Collaborative Content Marketing: 5 Powerful Ways to Upgrade Your Content

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Andy Crestodina
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Question: What tactic improves the quality of your content, increases traffic and makes marketing way more fun?

Answer: Collaborative content marketing.

Think about it. It’s lonely to sit down, day after day, week after week, pumping out one article after another. It’s also boring. And a little sad.

Just think of all of the thousands of bloggers out there, sitting alone in a home office, fingers on the keyboard, tapping out words in 12-point Arial. Another day, another post.

Ok, I admit, that’s me right now.

But it’s not all I do. I also invite others into my writing and content. I reach out to people. I collaborate in my content marketing. And it’s my favorite part of the job.

I’m not just talking about collaborating with people inside the company (but yes, Amanda is a terrific editor and a key ingredient in all of our marketing). I’m talking about collaborating with people on the outside. Experts from around the world. Friends, influencers and allies.

Why it’s awesome to work with outside experts

Here are the benefits to getting other people involved in your content marketing process:

They make your content better.

Their wisdom, expertise and insights are gold. And a few of their nuggets can add serious value to your piece. It’s also a fresh voice that breaks up that monotonous thing you were about to publish.


“The connections you grow between others who are aligned around a common theme are internet gold too. You create a virtuous circle of support and grow a valuable network.”- Susan Noyes, Founder, Make It Better Media 


They can help drive traffic.

Your contributors have an audience too. And since they contributed to your piece, they are likely to share it. The technical term for this is ego bait. But it’s better to think of it this way.

[Tweet “”An ally in creation is an ally in promotion.” – @orbiteers”]


Sure, it might be ego bait, but when you start asking yourself ‘who has my NEXT customer as their CURRENT customer?’ you’ll find willing collaborators who have the power to grow your business,” – Andrew Davis, akadrewdavis.com


They make marketing more fun.

And that’s important. Maybe the job hazards in our industry don’t involve forklift accidents. But there is a real risk of burnout. Let’s face it, it’s a lot of work to publish 2.5 million posts …every …single ….day!

So anything that adds fun is a good thing. And working with others keeps it interesting. That’s what friends are for.

Don’t forget to check the fun report in your Analytics!

 

So now we know the secret to loving our jobs while making better content with more traffic, let’s jump into the practical details.


“Collaboration gets you out from behind your computer to build relationships human-to-human. Don’t be shy. Remember what your mother taught you—Be polite, smile and mind your manners!”- Heidi Cohen, actionablemarketingguide.com


Five ways to collaborate in content marketing

There are probably more than five, but here are the big ones that you’ll see most often. I’ll put these in order from the simple and quick to the full-on partnership.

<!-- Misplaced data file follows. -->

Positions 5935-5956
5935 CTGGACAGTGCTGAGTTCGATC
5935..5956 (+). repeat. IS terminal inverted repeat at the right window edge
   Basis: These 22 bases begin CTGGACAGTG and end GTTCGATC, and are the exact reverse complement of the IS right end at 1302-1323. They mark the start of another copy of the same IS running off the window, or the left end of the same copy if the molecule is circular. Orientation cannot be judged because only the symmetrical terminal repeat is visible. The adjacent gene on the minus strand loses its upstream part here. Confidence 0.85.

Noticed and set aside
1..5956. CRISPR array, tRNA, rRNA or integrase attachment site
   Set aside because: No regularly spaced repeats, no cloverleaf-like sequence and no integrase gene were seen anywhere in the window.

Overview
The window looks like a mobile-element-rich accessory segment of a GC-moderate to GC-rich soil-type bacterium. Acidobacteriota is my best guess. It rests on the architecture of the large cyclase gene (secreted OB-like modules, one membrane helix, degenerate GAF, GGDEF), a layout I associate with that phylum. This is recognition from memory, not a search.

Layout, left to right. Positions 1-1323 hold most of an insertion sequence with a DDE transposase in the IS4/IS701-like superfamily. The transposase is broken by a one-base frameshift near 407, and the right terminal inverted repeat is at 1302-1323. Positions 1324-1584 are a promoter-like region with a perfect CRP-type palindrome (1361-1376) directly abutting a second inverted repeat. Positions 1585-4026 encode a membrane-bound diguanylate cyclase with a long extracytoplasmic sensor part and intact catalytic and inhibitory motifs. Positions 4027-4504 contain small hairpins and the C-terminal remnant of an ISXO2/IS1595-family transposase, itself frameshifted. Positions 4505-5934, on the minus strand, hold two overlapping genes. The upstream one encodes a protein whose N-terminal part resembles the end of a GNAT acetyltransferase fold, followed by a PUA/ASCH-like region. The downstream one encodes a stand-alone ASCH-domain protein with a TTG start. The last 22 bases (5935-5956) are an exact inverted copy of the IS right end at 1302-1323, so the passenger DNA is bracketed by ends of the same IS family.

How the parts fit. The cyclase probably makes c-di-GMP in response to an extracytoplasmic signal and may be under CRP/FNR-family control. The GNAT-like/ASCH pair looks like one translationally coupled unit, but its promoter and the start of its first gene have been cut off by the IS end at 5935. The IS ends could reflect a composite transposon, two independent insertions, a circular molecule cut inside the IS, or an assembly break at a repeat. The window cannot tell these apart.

1. The “Quote and Mention”

This one is more about content sharing than co-creation. And it’s very simple. While writing an article, you add a quote that was written by someone somewhere. The quote should strengthen the writing, adding insight or evidence.

Now when you publish the piece, you let them know that you quoted them with the hopes they will share it.

Often you let them know just by tagging them in a social post, so they’ll see it in their notifications.


“A good quote shares insight, anecdotes, instruction, or encouragement. Insight helps the reader understand something better. Anecdotes are personal stories or experiences. Instructions gives the reader next steps, and encouragement reassures the reader that they’ll be okay moving forward.”- Kadesha Smith, founder and CEO of CareContent


The downside is that they weren’t expecting to be mentioned, they aren’t really invested in the content, so they aren’t that likely to invest much effort into sharing it.

Still, you can make this more effective in a few ways.

  • Selecting people to quote based on the likelihood that they will share and the reach of their social followings
  • Being very gracious when mentioning them. Add a personal touch. Try email if appropriate.

“The Beatles knew it. So too did The Everly Brothers, Simon and Garfunkel and even Sonny and Cher. You make better music when you collaborate. Content marketers can apply the idea in so many ways to create more compelling content, expand their audience, and build meaningful relationships.” – Barry Feldman, Feldman Creative


2. The Contributor Quote

This one is my favorite. It’s a fast, friendly way to upgrade your content. As you write, watch for weak spots. Where did you make a claim that needs support? Where is your article boring?

These are where the quotes go. Next, you reach out to an expert and ask nicely for a contributor quote. It might be someone who is already in your network. That’s easy.

If the perfect contributor isn’t a friend yet, then you might want to let them get to know you a bit before asking for help. There are a lot of ways to connect to people online. If they’re a big time influencer, take it slow.